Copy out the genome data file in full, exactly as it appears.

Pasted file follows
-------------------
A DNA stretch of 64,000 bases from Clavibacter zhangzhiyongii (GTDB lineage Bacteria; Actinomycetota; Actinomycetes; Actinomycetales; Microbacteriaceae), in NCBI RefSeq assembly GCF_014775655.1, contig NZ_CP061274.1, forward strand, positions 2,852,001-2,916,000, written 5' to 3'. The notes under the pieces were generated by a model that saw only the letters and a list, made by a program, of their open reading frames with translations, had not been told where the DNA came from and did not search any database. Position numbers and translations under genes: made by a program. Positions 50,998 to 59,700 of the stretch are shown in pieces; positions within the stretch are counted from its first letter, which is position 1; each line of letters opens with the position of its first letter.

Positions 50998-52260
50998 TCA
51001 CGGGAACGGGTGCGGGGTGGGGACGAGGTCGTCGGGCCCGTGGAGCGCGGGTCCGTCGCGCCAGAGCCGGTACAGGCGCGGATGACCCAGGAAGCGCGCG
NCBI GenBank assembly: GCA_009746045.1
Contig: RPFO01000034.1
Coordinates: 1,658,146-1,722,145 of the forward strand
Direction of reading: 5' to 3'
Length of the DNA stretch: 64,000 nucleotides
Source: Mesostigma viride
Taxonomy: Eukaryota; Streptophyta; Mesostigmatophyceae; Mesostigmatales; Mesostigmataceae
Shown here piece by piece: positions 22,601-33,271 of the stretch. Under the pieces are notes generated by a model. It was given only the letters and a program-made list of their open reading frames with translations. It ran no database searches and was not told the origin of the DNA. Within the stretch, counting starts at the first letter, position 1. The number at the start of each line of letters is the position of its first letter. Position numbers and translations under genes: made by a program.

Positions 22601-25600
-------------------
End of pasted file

A DNA stretch of 64,000 bases from Clavibacter zhangzhiyongii (GTDB lineage Bacteria; Actinomycetota; Actinomycetes; Actinomycetales; Microbacteriaceae), in NCBI RefSeq assembly GCF_014775655.1, contig NZ_CP061274.1, forward strand, positions 2,852,001-2,916,000, written 5' to 3'. The notes under the pieces were generated by a model that saw only the letters and a list, made by a program, of their open reading frames with translations, had not been told where the DNA came from and did not search any database. Position numbers and translations under genes: made by a program. Positions 50,998 to 59,700 of the stretch are shown in pieces; positions within the stretch are counted from its first letter, which is position 1; each line of letters opens with the position of its first letter.

Positions 50998-52260
50998 TCA
51001 CGGGAACGGGTGCGGGGTGGGGACGAGGTCGTCGGGCCCGTGGAGCGCGGGTCCGTCGCGCCAGAGCCGGTACAGGCGCGGATGACCCAGGAAGCGCGCG
NCBI GenBank assembly: GCA_009746045.1
Contig: RPFO01000034.1
Coordinates: 1,658,146-1,722,145 of the forward strand
Direction of reading: 5' to 3'
Length of the DNA stretch: 64,000 nucleotides
Source: Mesostigma viride
Taxonomy: Eukaryota; Streptophyta; Mesostigmatophyceae; Mesostigmatales; Mesostigmataceae
Shown here piece by piece: positions 22,601-33,271 of the stretch. Under the pieces are notes generated by a model. It was given only the letters and a program-made list of their open reading frames with translations. It ran no database searches and was not told the origin of the DNA. Within the stretch, counting starts at the first letter, position 1. The number at the start of each line of letters is the position of its first letter. Position numbers and translations under genes: made by a program.

Positions 22601-25600